Please bear with me during this review. I wanted to like this book so much but in the end it just did not work for me.
Lulu is a biracial Arab-American Muslim teenager going through Ramadan. At the beginning of the book she starts her fasting for the month. While Lulu isn’t a strictly religious Muslim, she does participate in a lot of the customs. She also does like to hook up with boys, party, and drink. The way she did all of those things and how often she did them felt shocking to me. I know it shouldn’t but it did. Maybe things were just different when I was a teenager because I didn’t hook up with boys that often or at all. I did the partying and drinking but it was a rare occurrence for me. And she did all of this while fasting. I’m not a subject matter expert but the drinking did not seem like the best idea since she was only allowed to eat after the sun went down, which equated to one large meal a day. At the same time I’m saying I found some of Lulu’s behavior a bit shocking, I appreciate the author’s candor and honesty. She didn’t shy away from speaking the truth and I appreciate that.
In the same breath, I openly admit that I did not like Lulu as a character. I felt she was a mean, spoiled, ungrateful brat of a girl who was mean for no reason. I get that there was supposed to be a level of unlikeablity to her character but it felt over the top. She was always trash talking, always bullying, always getting away with murder even with her hands covered in blood and the murder weapon in her hand. I had no choice but not like her. And don’t get me started on how she talked to her parents. So disrespectful and they took it! I know that some parents feel their child can do no wrong but come on! She was a bitch to everyone she met. She called them names, slut shammed girls, and talked behind everyone’s back. Not once did Lulu have a moment of self-reflection or a reality check that woke her up to see the error of her ways. She was cruel and rude to everyone simply because people never told her she couldn’t. Nobody told her No.
While I did not like Lulu, one element of this story I did like was the focus on female friendship. I am a huge advocate of females (and everyone, really) having a strong circle of friends. I believe it is very healthy and important. That being said, I don’t understand how Lulu and her group of friends actually stayed friends. They were always calling each other hateful names, talking trash about the other, and they did not feel like they liked each other at all. I was puzzled on that front.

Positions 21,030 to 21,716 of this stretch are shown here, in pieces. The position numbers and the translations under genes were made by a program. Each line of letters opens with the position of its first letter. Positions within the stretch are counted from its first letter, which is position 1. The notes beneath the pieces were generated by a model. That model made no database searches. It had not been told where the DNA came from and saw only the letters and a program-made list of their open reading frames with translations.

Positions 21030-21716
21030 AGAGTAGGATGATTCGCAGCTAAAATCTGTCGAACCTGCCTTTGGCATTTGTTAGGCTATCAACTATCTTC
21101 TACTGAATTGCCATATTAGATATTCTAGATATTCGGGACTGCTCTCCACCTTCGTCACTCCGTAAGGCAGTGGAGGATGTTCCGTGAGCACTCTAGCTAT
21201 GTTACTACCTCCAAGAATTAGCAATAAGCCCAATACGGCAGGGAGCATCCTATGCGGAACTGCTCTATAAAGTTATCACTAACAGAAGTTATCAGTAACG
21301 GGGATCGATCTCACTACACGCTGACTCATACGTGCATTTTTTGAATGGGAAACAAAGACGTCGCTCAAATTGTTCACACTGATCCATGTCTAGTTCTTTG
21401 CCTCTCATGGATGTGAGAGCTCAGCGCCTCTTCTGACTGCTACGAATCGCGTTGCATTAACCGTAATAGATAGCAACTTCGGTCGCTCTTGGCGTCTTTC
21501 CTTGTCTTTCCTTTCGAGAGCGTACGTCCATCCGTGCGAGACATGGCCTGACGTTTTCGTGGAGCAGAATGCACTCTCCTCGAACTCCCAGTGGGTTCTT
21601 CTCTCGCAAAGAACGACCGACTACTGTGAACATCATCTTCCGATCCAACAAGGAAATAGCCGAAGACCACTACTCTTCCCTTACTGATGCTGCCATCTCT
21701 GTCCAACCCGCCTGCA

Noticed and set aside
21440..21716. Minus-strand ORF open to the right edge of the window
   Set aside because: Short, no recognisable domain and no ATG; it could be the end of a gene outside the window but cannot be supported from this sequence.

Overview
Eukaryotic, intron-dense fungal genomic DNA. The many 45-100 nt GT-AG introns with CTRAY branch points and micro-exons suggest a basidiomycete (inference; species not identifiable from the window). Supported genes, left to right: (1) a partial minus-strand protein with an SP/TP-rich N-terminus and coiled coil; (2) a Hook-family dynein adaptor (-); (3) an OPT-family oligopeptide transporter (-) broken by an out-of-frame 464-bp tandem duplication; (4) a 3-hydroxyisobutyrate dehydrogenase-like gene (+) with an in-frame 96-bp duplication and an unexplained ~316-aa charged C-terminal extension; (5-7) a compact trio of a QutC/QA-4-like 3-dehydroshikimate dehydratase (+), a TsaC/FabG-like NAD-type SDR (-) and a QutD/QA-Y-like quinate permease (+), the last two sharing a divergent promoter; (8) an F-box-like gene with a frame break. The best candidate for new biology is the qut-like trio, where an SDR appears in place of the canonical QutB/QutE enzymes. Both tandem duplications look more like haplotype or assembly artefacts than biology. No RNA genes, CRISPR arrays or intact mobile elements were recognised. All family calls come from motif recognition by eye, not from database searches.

Here is the final point I will make about why I struggled with this book: I failed to figure out the actual plot of the story. This story read like a “Here is what happened during this time in Lulu’s life during Ramadan” narrative. I felt like I was reading a long story where absolutely nothing of importance happened. I kept waiting for some type of controversy or event to take place that put Lulu on a mission-type quest to figure out but it just did not happen. There were many times I would finish well-written lengthy paragraphs that talked about absolutely nothing. So many mundane things were talked about instead – what they ate for lunch, how they picked out their halloween costumes, how they gave each other manicures and braided hair. Not any of this contributed to the overall story.
I’m not sad I read this story but it was absolutely not what I was expecting. When I read that this was supposed to be about friendship and the importance of friendship, I was completely on board. In good faith I cannot say this was a great story. I did like how it gave a little more insight into a Muslim Arab-American family during Ramadan but even that insight was few and far between. I wish it would have focused more on the culture and traditions instead of teenage girls trashing talking everyone and being nasty for no reason.